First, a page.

Chavez, “Nomination Address for Governor Jerry Brown,” Teaching-Learning Materials

Classroom Activities

  1. Discuss how Chavez speech meets the expectations and fails to meet the expectations of the typical nomination speech, and then identify ways that the speech might be rewritten to meet those expectations.
  2. Study the nomination speech for Jimmy Carter by Representative Peter W. Rodino, Jr. of New Jersey and compare that speech to the one delivered by Chavez.
  3. Discuss whether or not it was appropriate for Chavez to violate the norms of nomination speeches by talking more about the issues of social justice that Chavez felt most passion about than about Jerry Brown’s nomination for the presidency.
  4. As a class attempt to write a generic acceptance speech that would work for any Democratic candidate.
  5. Listen to clips of Chavez’s speeches accessed in the on-line sources listed in the bibliography that accompanies this Voices of Democracy unit. Does Chavez’s delivery enhance or detract from the persuasiveness of his message?
  6. Discuss the role of religion of religion and spirituality in social movements. How do Chavez’s strong religious beliefs impact his role as a leader of the farm workers movement? Were his activist strategies unique because of such religious commitments in his fight for social justice issues?
  7. Do you think that Jerry Brown should have persisted in being nominated at the Democratic National Convention in 1976 even though he lacked the number of delegates to receive the nomination? Is such a practice productive for democracy?

Student Research

  1. Read speeches by Chicano activists like Rodolfo “Corky” Gonzales, Reies Lopez Tijerina, and Jose Angel Gutierrez.  Compare the language, tone, and argument used by Gonzales, Tijerina, and Gutierrez to Chavez’s speech.
  2. Study speeches by famous labor orators like Eugene Victor Debs, John L. Lewis, Walter P. Reuther, and Richard Trumka.  Compare the language, tone, and argument of those speeches to Chavez.
  3. Study materials on ceremonial speeches.  How does Chavez’s speech meet or violate the expectations of those speeches?
  4. Research the history of Mexican-American dissent in the 1960s.  Detail Chavez’s significance in that dissent. Discover why Chavez was successful while other leaders were not.
  5. Select several speeches by Chavez.  Identify the similarities and differences in those speeches.
  6. Research an earlier union like the Industrial Workers of the World (IWW).  Compare and contrast the rhetoric used by leaders of that union like William Dudley “Big Bill” Haywood to Chavez’s discourse.
  7. Study the 1964 and 1968 Democratic National Convention to see how the nomination speeches differed from Chavez’s.
  8. Research a convention speech that seemed to be a failure such as Bill Clinton’s speech at the Democratic National Convention in 1988.  Compare that speech to a successful one.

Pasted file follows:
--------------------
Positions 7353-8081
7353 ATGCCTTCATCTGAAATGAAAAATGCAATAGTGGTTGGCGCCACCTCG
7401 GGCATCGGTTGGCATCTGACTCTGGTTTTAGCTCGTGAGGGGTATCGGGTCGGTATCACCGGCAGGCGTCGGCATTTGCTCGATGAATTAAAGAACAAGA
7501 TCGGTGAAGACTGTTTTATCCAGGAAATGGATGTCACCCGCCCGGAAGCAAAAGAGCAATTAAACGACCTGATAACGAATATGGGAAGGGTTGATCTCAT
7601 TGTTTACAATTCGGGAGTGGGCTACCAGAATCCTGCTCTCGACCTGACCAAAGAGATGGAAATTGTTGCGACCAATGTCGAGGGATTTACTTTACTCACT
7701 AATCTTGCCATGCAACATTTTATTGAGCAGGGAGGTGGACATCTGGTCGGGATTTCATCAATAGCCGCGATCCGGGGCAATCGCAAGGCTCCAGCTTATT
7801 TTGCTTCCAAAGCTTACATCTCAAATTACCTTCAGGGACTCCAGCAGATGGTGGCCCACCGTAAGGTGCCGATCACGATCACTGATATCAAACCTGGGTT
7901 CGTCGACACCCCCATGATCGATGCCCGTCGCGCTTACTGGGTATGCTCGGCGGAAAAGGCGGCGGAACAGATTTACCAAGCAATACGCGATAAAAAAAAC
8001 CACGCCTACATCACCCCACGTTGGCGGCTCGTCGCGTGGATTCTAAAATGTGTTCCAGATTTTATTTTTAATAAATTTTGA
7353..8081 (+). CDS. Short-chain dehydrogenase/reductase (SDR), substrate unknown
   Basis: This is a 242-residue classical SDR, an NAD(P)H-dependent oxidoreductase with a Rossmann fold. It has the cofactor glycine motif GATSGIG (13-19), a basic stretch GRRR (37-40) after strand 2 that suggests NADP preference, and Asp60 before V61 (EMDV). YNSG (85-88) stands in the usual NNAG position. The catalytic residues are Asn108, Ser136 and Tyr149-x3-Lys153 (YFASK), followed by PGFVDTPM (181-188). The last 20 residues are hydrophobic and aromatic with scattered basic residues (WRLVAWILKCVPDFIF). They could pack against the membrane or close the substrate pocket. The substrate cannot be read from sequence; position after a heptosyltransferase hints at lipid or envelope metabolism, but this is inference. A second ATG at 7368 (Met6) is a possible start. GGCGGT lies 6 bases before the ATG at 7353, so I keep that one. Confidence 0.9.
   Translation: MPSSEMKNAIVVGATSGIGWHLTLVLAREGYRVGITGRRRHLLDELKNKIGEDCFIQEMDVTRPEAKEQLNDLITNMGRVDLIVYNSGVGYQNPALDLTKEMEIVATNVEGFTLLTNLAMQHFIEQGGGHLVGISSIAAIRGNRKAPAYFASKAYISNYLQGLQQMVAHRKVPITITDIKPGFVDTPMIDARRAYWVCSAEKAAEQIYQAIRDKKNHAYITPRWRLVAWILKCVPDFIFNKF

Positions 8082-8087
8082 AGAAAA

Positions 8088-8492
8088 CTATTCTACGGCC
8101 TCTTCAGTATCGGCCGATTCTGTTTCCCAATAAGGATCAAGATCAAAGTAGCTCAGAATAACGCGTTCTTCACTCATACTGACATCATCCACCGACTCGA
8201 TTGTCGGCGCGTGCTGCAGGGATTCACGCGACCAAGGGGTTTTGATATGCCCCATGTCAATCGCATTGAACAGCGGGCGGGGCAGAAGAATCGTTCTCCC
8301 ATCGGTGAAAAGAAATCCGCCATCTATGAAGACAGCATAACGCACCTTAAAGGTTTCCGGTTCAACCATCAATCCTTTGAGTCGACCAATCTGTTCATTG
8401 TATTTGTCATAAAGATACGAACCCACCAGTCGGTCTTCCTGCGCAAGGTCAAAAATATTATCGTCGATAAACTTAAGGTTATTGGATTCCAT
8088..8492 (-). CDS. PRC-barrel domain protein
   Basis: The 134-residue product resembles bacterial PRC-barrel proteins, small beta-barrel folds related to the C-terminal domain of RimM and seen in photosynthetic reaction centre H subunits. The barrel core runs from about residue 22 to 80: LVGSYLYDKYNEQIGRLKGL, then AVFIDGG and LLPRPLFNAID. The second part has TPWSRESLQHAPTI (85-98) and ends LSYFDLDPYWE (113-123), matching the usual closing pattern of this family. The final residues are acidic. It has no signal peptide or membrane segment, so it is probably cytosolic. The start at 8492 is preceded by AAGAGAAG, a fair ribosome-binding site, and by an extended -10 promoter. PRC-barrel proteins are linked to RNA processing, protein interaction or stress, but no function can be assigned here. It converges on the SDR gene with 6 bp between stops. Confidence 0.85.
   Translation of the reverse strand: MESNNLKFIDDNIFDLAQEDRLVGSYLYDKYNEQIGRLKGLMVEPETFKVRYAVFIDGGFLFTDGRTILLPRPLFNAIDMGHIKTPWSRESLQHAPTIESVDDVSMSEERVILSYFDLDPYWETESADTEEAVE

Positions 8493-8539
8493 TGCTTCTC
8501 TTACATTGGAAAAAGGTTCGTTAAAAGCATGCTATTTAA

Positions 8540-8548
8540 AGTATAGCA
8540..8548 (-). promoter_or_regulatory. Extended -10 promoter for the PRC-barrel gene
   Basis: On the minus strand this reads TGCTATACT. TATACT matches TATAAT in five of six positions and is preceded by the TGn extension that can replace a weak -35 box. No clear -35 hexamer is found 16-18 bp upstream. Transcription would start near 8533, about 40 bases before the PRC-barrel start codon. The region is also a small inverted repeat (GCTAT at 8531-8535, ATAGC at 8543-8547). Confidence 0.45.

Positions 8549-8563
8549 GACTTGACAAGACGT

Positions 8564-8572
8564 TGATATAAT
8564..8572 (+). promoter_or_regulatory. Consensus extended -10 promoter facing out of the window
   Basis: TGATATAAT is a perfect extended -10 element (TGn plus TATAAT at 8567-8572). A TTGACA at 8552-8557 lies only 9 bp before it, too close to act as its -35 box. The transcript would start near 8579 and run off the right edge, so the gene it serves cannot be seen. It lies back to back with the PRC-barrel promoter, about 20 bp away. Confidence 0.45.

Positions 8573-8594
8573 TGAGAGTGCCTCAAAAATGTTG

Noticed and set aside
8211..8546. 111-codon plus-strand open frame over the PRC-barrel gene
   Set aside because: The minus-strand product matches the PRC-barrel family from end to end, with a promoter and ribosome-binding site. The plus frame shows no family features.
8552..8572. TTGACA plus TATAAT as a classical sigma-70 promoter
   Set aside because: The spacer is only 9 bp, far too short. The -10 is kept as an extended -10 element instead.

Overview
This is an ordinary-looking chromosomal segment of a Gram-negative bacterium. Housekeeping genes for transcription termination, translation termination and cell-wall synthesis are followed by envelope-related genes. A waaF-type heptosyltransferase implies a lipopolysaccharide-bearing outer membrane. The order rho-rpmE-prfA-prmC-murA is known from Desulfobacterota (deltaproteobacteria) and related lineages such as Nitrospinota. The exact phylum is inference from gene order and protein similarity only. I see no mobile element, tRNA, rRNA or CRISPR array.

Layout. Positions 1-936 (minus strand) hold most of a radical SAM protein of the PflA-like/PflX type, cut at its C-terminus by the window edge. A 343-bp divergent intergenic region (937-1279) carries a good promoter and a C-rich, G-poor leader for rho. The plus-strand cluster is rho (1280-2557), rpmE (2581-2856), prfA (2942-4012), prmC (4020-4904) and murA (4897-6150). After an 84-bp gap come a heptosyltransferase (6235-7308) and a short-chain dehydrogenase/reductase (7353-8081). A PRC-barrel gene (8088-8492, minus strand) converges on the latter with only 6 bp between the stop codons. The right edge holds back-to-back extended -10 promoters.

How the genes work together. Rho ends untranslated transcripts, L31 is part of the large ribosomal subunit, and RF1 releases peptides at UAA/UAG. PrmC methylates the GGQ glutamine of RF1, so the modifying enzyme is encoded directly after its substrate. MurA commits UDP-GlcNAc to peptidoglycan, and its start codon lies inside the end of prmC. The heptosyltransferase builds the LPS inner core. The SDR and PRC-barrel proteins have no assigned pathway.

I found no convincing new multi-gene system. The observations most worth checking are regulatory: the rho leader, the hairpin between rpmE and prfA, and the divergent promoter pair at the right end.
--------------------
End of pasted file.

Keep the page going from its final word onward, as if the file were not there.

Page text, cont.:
Citizenship Resources

  1. Dissenters throughout the history of the United States have faced difficult obstacles in getting their message before the public.  As students of public address you might consider the role of public address in presenting unpopular messages to the public by examining a contemporary political dispute that involves an activist organization seeking political change.  How is the contemporary movement changing the political discussion or seeking to impact policy decisions? Is the movement successful or unsuccessful? What obstacles does the movement face?
  2. As students of public address you might consider your own willingness to undertake and espouse an unpopular cause.  You might consider whether you are willing to suffer the consequences of such an act. Have you participated in such protest activities? If not, what kind of issue might encourage you to act?
  3. Cesar Chavez gave up an important position in the Community Services Organization (CSO) to face an overwhelming task in organizing farm workers.  As a CSO leader he was already making significant contributions to poor people in registering voters, helping individuals achieve citizenship, and in challenging unjust laws.  You might consider how and why a person is willing to give up a relatively secure style of life to undertake a task that most individuals felt was impossible.  What kind of courage and commitment does it take to undertake such a difficult task like the creation of a union among the poor and downtrodden? Can you think of contemporary examples where individuals demonstrate such a strong commitment?
  4. Establishments have created a series of techniques and laws that limit the ability of citizens to express unpopular opinions.  Study how establishments have attempted to limit dissent and how successful dissenters like Cesar Chavez have overcome those tactics. What laws exist to regulate such dissent?  How can you use the establishment’s tactics to challenge entrenched ideas?
  5. In our contemporary world, there are more outlets for messages than at any time in history.  How can an individual use the internet, facebook, twitter, and other outlets to effectively express their message to the public.
  6. Contemporary media outlets such as television news have a powerful effect on messages that are presented to the public.  As a citizen, how can you use this large number of media outlets to get your message to the public?